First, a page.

- Both have a mic and volume control.

- Some people like to creatively take the tablets out of the box for setup before giving to a child as a gift. Both tablets are easy to remove. Use sharp scissors to break the tape and fold out the box carefully. With the LPU just lift up the plastic. With IT3S pop the tablet out of it's plastic housing. Both can be returned to the box for wrapping.

- Both have a parent tracker that allows parents to track their child's progress and success playing a game.

- Both have a d-pad to toggle (you can also use your finger or stylus). IT3S seems more responsive when using a stylus, but I found the LPU was mostly good either way (like an iPad or other tablet).

- Both have WiFi, which kids can use to make an app wishlist and send it to their parents to buy for them. They can browse the Internet using "LeapSearch" and "vTech Selected" for pre approved sites, and search for images, videos, and websites by category. *Only with the IT3S can parents add other websites they deem safe and appropriate for their child (YouTube is not available). With IT3S you can also set a time limit for Internet use and block times when your child cannot access the Internet.

- Both have an ability to connect with similar tablets so kids can play games together. So if you have two IT3S you can use "Kid Connect" to chat (yes, text message), or play games together. With vTech's "Kid Connect Premium" you and your child can chat, send pictures, audio, and video through your phone (Android & Apple only). LPU uses "Pet Chat" and does not allow chatting through your phones. It also only works if you are within 50 feet of the other person, which basically means you need to be in the same house together. vTech allows a communication with anyone anywhere. Parents approve who their child can talk with, so you won't need to worry about your child chatting with a stranger.

HOW ARE LEAPPAD ULTRA AND INNOTAB 3S DIFFERENT?

- IT3S has a 5" screen (480 x 272 resolution). LPU has a 7" screen (1,024 x 600 high resolution).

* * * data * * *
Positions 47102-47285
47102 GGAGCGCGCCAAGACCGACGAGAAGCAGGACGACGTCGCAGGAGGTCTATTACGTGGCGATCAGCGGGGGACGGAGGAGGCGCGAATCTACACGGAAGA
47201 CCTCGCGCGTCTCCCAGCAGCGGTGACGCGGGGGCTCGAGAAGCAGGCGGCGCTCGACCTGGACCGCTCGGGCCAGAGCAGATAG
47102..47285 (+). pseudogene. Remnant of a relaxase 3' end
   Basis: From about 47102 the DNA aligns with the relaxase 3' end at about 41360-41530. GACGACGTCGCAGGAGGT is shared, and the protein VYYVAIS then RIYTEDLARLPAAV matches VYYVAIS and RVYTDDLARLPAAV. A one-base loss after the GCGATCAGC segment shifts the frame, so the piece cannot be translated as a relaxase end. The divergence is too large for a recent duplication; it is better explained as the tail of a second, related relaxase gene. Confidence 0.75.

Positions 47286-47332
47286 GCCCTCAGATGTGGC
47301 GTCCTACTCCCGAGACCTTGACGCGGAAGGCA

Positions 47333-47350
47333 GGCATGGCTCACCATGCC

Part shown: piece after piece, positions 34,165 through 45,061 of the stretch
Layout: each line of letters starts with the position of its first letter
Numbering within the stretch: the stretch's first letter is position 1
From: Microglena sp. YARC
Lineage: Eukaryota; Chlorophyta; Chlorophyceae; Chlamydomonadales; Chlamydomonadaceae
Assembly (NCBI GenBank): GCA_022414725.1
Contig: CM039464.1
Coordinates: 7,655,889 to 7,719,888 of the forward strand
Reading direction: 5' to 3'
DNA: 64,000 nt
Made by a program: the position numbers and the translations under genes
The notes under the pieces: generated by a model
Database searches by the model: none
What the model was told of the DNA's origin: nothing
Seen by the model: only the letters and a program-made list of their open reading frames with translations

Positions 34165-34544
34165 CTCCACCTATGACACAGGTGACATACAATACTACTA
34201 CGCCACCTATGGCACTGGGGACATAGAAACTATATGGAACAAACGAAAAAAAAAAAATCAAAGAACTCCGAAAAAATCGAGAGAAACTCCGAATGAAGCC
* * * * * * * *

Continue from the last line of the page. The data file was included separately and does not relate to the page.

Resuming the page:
- IT3S uses four regular AA batteries, but comes with a rechargable battery pack and AC Adapter. Tablet dims after 1 minute of inactivity, and after 3 minutes it shuts off to conserve battery. LPU has an internal lithium ion battery with wall charger and will shut off after a certain amount of inactivity (I think it's about 5 minutes). LPU battery life is up to 9 hours. IT3S is about 6 hours or so depending on the games being played.

- VTech's age requirement is 3-9 years. LPU is 4-9 years.

- IT3S is designed for landscape orientation. LPU is designed for portrait orientation.

- The LPU still only comes with one stylus. IT3S comes with two styluses (1-orange and 1-white)! Finally vTech included the secure rope to attach the stylus. It made no sense that previous tablets didn't include it.

- LPU has 8GB of memory. IT3S has 4GB of memory, but you can use a micro SD card to add an additional 32GB of memory. That's impressive! (Micro SD card not included).

- IT3S you can import videos for viewing. This is one of the best feature about the IT3S. LeapFrog has yet to capitalize on this feature, I suspect they will at some point. So far you can only select educational videos from the LeapFrog store.

SO WHAT'S THE OVERALL REVIEW?

Since this is a comparison review, I think LeapFrog has put out a far better product. I feel like InnoTab 3S had a lot of potential, but the processor is to slow (IT3S uses a 400 Mhz processor while LPU uses a 800MHz processor) to achieve all that it promises. You will quickly find your blood boiling over the wait time before anything appears on the screen. Not that the LPU escapes similar limitations--it's for sure not the fastest tablet, and crashes from time to time too, but at least LeapFrog has given us a nicer looking tablet, clear resolution, and something that feels more solid and reliable.